Calendar of Events

Aug
3
Fri
Vacation Time @ University of Saint Joseph
Aug 3 – Oct 21 all-day

Vacation Time

June 1 – August 19

Drawn primarily from the Art Museum’s permanent collection, this exhibition is the ultimate staycation. Visit the cathedrals of France, the canals of Venice, and the markets of Morocco without ever leaving Connecticut.

Image: Edward Dufner (1872-1957). Vacation Time. Watercolor. Bequest of the Reverend John J. Kelley, 1966.

 

 

Aug
10
Fri
Vacation Time @ University of Saint Joseph
Aug 10 – Oct 28 all-day

Vacation Time

June 1 – August 19

Drawn primarily from the Art Museum’s permanent collection, this exhibition is the ultimate staycation. Visit the cathedrals of France, the canals of Venice, and the markets of Morocco without ever leaving Connecticut.

Image: Edward Dufner (1872-1957). Vacation Time. Watercolor. Bequest of the Reverend John J. Kelley, 1966.

 

 

Oct
20
Sat
Family Day: Arts of Liberia – FUAM @ Bellarmine Hall, SmART classroom
Oct 20 @ 1:00 pm – 4:00 pm

Please join us on Saturday, October 20, for Family Day: Arts of Liberia. Family Day activities include arts & crafts and a child friendly gallery tour designed for ages 4-10.

Session 1: 1 – 2:30 p.m.
Session 2: 2:30 – 4 p.m.

Please register number of children only.

Space is limited. If you are unable to attend, please unregister online or contact the museum at museum@fairfield.edu.

Image: Gio/Dan, Xylophone, 1933 or earlier; collected by Alfred J. Tulk in Liberia, 1932-33. Wood, gourd, fiber, and cotton. Private collection.

Oct
24
Wed
YUAG Gallery Talk, The Medium Is the Message: Printmaking Technology and Audience @ Yale University Art Gallery
Oct 24 @ 12:30 pm – 1:30 pm
Rebecca Szantyr
Wednesday, October 24, 2018, 12:30 pm

Join exhibition curator Rebecca Szantyr, the former Florence B. Selden Senior Fellow, Department of Prints and Drawings, for a guided discussion in the exhibition Seriously Funny: Caricature through the Centuries. Learn about how the various printmaking options available to artists in different centuries impacted the reception and viewership for their work.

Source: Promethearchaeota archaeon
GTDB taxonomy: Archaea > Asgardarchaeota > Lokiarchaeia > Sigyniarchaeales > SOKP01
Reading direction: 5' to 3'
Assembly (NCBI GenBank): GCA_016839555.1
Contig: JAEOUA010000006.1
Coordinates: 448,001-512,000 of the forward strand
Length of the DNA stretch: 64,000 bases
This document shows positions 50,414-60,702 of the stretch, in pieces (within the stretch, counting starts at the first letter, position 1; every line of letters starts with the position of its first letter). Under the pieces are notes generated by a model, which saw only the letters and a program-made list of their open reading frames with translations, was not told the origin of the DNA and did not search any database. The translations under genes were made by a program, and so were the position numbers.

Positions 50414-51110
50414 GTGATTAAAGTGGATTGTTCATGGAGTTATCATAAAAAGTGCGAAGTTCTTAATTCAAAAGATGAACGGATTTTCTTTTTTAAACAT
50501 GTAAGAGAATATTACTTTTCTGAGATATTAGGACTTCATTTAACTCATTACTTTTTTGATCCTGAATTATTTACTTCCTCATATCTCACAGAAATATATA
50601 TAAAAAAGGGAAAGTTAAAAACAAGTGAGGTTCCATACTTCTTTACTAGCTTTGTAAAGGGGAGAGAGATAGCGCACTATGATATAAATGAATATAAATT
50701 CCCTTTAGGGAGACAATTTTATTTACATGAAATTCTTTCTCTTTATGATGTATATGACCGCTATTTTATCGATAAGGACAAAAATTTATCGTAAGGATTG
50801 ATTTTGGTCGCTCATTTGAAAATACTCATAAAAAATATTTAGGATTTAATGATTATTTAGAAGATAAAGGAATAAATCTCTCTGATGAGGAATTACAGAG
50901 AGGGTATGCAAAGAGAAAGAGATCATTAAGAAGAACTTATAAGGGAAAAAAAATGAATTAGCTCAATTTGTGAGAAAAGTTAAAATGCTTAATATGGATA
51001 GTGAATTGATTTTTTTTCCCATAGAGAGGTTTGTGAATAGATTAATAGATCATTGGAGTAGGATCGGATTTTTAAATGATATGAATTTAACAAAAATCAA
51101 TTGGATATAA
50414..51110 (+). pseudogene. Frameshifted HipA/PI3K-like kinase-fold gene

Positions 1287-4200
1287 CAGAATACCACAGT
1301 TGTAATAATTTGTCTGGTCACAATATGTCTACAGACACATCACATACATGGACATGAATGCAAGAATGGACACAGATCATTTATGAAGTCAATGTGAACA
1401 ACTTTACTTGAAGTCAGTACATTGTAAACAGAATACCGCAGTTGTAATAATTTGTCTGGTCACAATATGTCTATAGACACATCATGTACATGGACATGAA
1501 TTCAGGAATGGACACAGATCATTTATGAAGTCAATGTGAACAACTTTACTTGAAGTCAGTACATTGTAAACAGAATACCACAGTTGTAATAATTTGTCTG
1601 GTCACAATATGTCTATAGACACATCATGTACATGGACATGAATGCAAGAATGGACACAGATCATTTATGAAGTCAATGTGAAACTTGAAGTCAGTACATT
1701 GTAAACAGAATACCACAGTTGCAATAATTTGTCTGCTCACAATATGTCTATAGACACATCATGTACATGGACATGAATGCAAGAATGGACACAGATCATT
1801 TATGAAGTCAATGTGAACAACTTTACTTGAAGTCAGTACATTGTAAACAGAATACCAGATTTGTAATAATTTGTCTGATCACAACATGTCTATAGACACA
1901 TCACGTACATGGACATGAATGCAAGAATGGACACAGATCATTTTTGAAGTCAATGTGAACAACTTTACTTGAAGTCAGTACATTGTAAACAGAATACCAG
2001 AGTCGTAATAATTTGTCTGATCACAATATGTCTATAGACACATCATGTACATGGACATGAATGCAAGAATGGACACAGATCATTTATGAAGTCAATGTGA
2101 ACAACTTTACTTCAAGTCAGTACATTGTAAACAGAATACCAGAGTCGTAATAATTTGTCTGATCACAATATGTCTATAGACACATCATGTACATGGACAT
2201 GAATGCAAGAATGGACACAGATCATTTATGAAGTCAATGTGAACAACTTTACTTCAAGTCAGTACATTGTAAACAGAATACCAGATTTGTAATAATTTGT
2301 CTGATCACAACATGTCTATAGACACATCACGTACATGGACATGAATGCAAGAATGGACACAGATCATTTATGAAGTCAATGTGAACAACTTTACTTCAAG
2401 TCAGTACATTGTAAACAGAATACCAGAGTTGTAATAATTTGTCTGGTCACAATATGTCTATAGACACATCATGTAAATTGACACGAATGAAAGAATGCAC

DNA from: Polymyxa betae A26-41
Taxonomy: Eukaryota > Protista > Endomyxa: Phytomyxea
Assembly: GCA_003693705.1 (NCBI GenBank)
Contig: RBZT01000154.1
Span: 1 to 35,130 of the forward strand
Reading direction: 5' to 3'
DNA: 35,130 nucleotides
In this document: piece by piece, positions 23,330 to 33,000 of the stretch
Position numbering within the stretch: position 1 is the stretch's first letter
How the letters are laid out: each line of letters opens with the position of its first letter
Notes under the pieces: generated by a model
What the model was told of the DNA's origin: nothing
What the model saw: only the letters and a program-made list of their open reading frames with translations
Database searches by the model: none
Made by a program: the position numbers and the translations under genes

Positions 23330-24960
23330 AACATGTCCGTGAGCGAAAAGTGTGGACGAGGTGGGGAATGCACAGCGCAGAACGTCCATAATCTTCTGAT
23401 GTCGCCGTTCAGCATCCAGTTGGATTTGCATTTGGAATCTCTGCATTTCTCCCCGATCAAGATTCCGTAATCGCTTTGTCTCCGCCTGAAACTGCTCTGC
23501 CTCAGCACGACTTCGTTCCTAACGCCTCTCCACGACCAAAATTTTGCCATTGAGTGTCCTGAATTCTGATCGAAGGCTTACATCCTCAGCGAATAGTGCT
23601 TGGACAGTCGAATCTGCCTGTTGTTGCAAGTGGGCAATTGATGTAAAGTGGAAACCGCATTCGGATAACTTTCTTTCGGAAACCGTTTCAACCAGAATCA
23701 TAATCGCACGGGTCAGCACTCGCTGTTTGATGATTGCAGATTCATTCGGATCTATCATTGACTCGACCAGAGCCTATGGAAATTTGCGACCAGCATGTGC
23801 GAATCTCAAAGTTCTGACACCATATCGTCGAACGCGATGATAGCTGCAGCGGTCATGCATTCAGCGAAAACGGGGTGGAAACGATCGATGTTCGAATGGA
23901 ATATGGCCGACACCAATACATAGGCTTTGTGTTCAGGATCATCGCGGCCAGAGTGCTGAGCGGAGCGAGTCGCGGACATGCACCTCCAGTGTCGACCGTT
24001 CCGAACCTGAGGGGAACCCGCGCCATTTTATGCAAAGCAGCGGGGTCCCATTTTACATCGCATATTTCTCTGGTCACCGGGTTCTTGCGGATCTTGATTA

Space is limited.

Open to:
General Public
Oct
25
Thu
Opening Lecture: Collateral Damage – FUAM @ Quick Center for the Arts, Kelley Theatre
Oct 25 @ 5:00 pm – 6:00 pm

Syrian artist and architect Mohamad Hafez will present a lecture on the opening night of the exhibition Mohamad Hafez: Collateral Damage on October 25 at 5 p.m. in the Quick Center for the Arts’ Kelley Theatre. The exhibition will be on view in the Walsh Gallery through December 15, 2018.

Hafez was born in Damascus, raised in the Kingdom of Saudi Arabia, and educated in the Midwestern United States. Expressing the internal juxtaposition of East and West, Hafez’ art reflects the political turmoil in the Middle East through the compilation of found objects, paint, and scrap metal. Drawing on his architectural training, Hafez creates surrealistic Middle Eastern streetscapes that are architectural in their appearance yet politically charged in content. This exhibition will feature a selection of Hafez’ work across multiple projects, including several pieces from his most recent series, Unpacked: Refugee Baggage. For this project, Hafez worked with Iraqi-born writer and speaker Ahmed Bahr to re-create rooms, homes, buildings, and landscapes that have suffered the ravages of war, embedding within them the voices and stories of real people – from Afghanistan, Congo, Syria, Iraq, and Sudan – who have escaped those same rooms and buildings to build a new life in America.

Image (detail): Mohamad Hafez, Hiraeth, 2017. Plaster, paint, rusted metal, found objects, rigid foam. 60 x 32 x 17 inches© Mohamad Hafez.

hiraeth (n.): a homesickness for a home to which you cannot return, a home which maybe never was; the nostalgia, the yearning, the grief for the lost places of your past

YUAG Lecture, Ascent of Images: Mapping Time at the Amadiya Akropolis @ Loria Center
Oct 25 @ 5:00 pm – 6:00 pm
Zainab Bahrani
Thursday, October 25, 2018, 5:00 pm

Zainab Bahrani, the Edith Porada Professor of Art History and Archaeology at Columbia University, New York, delivers the keynote lecture for Border Crossing: Historians of Islamic Art Association 2018 Biennial Symposium. In this lecture, Bahrani explores an image world that is both ancient and Islamic, arguing that Mesopotamian images were purposely integrated into the Zengid Akropolis of Amadiya in northern Iraqi Kurdistan, collapsing temporal boundaries. Introducing the “Mapping Mesopotamian Monuments” project, which she began in 2013 and upon which this work depends, Bahrani maintains that the continuing presence of the past is distinctive of, and inspired by, the richly multitemporal landscape of the region of northern Mesopotamia.